A Click-Through Nexus is established in Connecticut if:
PROTIP: It is not the location of the affiliate marketer that necessary matters, but rather the location of the sales representatives the marketer employs and the overall combined sales exceeding the predetermined threshold from their referrals. As the retailer, your business is ultimately responsible for collecting and remitting Connecticut Sales Taxes, a requirement triggered by establishing a Click-Through Nexus with the state of Connecticut.
Collecting sales taxes in the state of Connecticut needn’t be painful. Just remember to get your license set up and make sure that you pay your taxes on time to avoid penalties and interest.
Before we conclude this topic, there’s a related question our clients regularly ask…
Nope! Not yet, anyhow. Connecticut does not participate in the Streamlined sales tax (STT) program, which makes collecting and remitting sales taxes even easier for businesses.
Fingers crossed that they join forces with this organization in the future.
It’s time to wrap it up.
You and your business can be better-equipped to avoid situations like paying fines, paying back taxes that you did know you had to pay in the first place, or facing an audit by the tax authorities in Connecticut.
If you are a business that has established a nexus with Connecticut, you are required to collect sales tax in Connecticut. Knowing this is just half the battle. Now, we are going to help you with the next half of the battle: how to navigate the process of collecting taxes.
Next we are going to review some common questions our clients have asked regarding their Connecticut Sales Tax obligations.
After reading this, you will be better equipped to determine when --and when not-- to collect sales tax in Connecticut.
Remember when we noted that Connecticut is a destination-based sales tax state? Further, we noted it’s a state where you don’t have to pay different rates for each city; a single rate applies state-wide. So unless a transaction or purchaser is exempt, you simply collect that rate (6.35% as of the time of this article’s writing) at the time of purchase.
Since sales tax rates change frequently- and vary by what is being sold, We are going to refer you to check out the Connecticut Department of Revenue Services site here.
You always want to double check the sales tax rates.
Here is a list of exemptions:
For more information, see Transactions that are not subject to sales tax for more details.
At this point, you should know what products are exempt from sales tax in Connecticut. You also want to know who may be exempt.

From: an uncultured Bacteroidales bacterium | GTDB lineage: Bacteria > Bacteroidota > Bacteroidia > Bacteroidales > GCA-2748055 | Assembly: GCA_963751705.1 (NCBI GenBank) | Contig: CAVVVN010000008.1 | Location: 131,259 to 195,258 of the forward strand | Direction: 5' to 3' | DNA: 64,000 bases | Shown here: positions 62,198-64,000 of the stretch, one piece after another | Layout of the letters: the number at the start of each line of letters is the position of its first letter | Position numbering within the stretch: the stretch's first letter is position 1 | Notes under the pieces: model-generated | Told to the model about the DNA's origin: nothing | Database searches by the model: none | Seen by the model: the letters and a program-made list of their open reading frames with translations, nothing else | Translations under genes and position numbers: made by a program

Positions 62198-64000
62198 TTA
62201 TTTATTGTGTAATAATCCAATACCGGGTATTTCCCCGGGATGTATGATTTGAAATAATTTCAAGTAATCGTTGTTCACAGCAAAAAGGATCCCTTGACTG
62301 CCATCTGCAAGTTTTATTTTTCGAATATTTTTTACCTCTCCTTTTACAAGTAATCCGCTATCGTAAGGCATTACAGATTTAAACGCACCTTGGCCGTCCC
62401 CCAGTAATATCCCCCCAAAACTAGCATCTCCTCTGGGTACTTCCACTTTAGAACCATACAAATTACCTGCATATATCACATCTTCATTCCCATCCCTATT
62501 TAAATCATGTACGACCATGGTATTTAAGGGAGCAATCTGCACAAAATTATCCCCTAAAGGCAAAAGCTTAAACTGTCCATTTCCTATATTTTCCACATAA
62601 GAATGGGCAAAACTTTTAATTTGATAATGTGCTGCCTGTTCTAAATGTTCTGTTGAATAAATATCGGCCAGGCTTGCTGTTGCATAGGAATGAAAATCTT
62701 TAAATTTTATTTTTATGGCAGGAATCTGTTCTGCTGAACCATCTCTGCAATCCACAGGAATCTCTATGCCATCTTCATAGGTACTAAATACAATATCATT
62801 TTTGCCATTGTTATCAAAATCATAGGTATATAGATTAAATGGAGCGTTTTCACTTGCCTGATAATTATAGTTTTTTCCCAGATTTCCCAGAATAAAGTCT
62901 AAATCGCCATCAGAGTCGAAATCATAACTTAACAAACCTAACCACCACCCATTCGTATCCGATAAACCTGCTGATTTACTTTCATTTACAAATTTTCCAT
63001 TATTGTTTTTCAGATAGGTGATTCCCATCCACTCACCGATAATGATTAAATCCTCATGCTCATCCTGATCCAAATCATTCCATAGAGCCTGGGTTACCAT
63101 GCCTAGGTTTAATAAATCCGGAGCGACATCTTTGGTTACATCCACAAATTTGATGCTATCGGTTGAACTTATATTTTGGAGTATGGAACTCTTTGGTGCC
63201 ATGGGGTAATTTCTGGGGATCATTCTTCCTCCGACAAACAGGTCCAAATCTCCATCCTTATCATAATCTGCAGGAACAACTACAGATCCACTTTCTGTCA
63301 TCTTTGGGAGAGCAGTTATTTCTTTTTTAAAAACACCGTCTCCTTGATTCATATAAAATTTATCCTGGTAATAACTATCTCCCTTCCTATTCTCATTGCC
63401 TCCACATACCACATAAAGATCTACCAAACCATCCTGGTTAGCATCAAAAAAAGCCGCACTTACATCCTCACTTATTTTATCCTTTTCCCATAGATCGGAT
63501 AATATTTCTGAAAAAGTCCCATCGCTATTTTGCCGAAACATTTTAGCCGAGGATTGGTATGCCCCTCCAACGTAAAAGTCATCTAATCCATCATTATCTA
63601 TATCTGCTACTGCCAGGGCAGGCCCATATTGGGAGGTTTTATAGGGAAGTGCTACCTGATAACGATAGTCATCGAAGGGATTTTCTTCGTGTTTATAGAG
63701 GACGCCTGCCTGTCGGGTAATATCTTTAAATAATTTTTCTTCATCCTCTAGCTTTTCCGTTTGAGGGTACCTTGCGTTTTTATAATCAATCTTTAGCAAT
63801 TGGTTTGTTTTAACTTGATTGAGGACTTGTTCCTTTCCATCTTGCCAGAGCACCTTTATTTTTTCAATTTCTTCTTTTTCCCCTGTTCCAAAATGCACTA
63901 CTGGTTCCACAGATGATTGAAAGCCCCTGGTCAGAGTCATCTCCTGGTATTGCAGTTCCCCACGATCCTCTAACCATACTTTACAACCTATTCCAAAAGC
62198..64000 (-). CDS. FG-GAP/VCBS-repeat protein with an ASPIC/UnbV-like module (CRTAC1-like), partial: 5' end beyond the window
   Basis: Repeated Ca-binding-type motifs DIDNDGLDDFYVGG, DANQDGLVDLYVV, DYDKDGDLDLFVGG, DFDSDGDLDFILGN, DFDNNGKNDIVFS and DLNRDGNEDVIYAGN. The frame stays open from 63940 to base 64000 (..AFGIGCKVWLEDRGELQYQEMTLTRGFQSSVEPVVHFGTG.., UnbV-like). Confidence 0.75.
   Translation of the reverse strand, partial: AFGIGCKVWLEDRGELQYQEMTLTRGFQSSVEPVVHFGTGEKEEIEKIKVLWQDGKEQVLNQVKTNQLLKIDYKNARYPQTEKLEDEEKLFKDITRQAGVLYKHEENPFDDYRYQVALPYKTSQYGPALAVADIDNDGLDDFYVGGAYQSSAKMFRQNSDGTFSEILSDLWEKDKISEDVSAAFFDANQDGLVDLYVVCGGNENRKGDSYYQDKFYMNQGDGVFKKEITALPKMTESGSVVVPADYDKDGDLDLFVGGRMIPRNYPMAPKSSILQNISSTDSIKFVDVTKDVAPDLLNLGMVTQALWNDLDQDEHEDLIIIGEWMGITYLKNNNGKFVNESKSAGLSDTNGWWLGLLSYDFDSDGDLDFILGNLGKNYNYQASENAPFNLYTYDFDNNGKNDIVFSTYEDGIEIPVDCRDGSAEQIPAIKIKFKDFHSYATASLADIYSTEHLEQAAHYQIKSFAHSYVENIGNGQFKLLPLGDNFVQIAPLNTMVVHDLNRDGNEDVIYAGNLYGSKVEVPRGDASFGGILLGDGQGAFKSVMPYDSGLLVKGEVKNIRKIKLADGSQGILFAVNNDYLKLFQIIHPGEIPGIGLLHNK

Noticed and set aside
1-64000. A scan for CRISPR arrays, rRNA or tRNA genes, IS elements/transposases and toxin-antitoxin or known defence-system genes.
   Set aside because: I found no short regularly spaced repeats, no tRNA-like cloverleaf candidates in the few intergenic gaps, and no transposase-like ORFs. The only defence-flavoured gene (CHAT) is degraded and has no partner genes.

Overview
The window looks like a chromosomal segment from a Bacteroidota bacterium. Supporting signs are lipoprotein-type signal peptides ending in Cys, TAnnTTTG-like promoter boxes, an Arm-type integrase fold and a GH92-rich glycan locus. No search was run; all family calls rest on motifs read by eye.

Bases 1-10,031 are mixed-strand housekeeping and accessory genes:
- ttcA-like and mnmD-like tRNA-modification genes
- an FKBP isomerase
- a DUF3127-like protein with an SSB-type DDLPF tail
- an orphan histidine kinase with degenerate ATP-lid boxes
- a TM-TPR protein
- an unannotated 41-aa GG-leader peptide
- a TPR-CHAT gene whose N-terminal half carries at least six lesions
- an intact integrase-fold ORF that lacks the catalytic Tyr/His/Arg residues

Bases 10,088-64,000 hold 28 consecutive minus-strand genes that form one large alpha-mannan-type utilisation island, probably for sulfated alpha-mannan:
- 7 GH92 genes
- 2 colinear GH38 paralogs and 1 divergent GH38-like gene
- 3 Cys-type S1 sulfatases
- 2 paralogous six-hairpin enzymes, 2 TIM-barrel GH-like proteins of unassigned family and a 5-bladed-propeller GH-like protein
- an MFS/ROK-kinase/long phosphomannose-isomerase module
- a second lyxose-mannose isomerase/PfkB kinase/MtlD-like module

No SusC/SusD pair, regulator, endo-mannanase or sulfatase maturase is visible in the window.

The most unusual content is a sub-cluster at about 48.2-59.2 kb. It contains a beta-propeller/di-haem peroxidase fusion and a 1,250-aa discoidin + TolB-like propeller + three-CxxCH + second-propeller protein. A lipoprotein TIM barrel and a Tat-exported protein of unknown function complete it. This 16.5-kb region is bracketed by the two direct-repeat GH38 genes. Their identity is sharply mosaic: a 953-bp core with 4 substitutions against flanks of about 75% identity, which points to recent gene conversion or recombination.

Under Connecticut law, the type of buyer or the way the goods will be used can qualify can buyer for a sales tax exemption. A good example of this is a merchant purchasing goods for resale, aka a wholesaler.
Other common examples of an exempt buyer may include:
Altogether, sales tax exemptions apply if the buyer falls under one of these categories.
See Exemption Certificates for sales tax for more in-depth information regarding who qualifies for an exemption.
As a business owner, you will most likely have a buyer who qualifies for a sales tax exemption.
It is up to you to collect a Connecticut sales tax exemption certificate at the point of sale and to keep it on file.
Failure to produce the tax exemption certificate may result in the outstanding tax being passed on to the seller, based on the ordinary care standard which will hold the seller responsible if they failed to collect sales taxes when they knew they should have or if they knew the buyer’s exemption certificate was a fake.
Remember, you want to collect and file a copy of the certificate. Such certificates must be produced upon request in the event of an audit to justify tax-exempt sales.
Oofta! This is a situation best to be avoided. If you are audited and cannot produce an exemption certificate for a buyer, you may be held responsible to pay all taxes on behalf of the buyer. This is a bad scene and can be avoided by taking care with your paperwork.
Yes! 🎉🎉🎉 There is a Back to School sales tax holiday where select items are exempt from sales tax in the third week of August.